Wilkens and Rule both represented Seattle in the 1970 NBA All-Star Game, and Wilkens led the NBA in assists during the 1969–70 season, Schulman threatened to move his soon-to-be ABA team to Los Angeles to compete directly with the Lakers. The Oscar Robertson suit delayed the merger, and the SuperSonics remained in Seattle, early in the 1970–71 season, Rule tore his Achilles tendon and was lost for the rest of the year. The following season, the SuperSonics went on to record their first winning season at 47–35, for the 1972–73 season, Wilkens was dealt to Cleveland in a highly unpopular trade, and without his leadership the SuperSonics fell to a 26–56 record
2005 NBA Finals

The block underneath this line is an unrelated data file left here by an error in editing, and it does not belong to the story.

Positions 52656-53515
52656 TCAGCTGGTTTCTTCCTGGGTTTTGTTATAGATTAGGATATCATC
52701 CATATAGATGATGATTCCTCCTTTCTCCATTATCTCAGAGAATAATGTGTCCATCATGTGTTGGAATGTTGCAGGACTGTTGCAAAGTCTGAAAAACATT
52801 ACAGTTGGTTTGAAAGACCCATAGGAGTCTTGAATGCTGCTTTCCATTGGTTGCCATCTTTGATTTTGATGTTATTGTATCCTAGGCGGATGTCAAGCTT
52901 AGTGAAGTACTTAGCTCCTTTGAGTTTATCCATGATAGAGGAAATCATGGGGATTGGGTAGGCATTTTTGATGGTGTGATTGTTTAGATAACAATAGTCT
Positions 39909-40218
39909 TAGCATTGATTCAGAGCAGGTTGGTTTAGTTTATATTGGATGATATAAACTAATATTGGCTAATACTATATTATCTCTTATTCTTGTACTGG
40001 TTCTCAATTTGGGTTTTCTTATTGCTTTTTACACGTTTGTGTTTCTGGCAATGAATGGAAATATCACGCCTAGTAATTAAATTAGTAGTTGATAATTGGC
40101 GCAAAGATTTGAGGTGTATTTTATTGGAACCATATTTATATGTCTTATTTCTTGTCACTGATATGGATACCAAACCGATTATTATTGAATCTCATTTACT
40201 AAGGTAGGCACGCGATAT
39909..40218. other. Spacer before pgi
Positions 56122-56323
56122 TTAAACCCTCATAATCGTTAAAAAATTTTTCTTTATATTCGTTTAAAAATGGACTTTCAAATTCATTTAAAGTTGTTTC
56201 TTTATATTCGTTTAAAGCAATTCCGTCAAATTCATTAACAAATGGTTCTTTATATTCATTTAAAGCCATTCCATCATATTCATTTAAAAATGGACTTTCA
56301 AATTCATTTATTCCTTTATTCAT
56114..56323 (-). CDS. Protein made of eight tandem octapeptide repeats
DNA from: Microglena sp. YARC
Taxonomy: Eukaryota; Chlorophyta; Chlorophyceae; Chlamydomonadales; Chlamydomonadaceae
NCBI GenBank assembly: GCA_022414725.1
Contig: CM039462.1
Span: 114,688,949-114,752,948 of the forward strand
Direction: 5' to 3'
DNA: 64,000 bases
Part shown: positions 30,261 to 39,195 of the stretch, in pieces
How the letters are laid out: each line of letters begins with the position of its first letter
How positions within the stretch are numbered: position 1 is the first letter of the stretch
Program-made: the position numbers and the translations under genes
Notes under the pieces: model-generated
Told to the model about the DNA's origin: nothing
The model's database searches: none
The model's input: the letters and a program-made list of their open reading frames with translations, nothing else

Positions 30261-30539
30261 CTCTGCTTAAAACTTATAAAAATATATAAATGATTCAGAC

The 2005 NBA Finals was the championship round of the 2004–05 National Basketball Association season. The San Antonio Spurs of the Western Conference faced the Detroit Pistons of the Eastern Conference for the title, with the Spurs holding home court advantage, the series was played under a best-of-seven format. It marked the Pistons first NBA Finals loss to an other than the Lakers since 1988. The Spurs won the four games to three in the first NBA Finals to go to a Game 7 since 1994. The games were broadcast on ABC, with Al Michaels and Hubie Brown commentating, National radio coverage was provided by ESPN Radio through announcers Jim Durham and Dr. Jack Ramsay. The Spurs were considered capable of playing at a faster pace. However, both teams performed well when scoring over 100 points. Going into the 2005 Finals, the Spurs had won two championships, while Detroit had three, the 2004 Championship was considered a major upset by some sportswriters because of the Lakers big name talent. Others saw the result as legitimate, pointing out that Detroits defense outplayed the Lakers offense.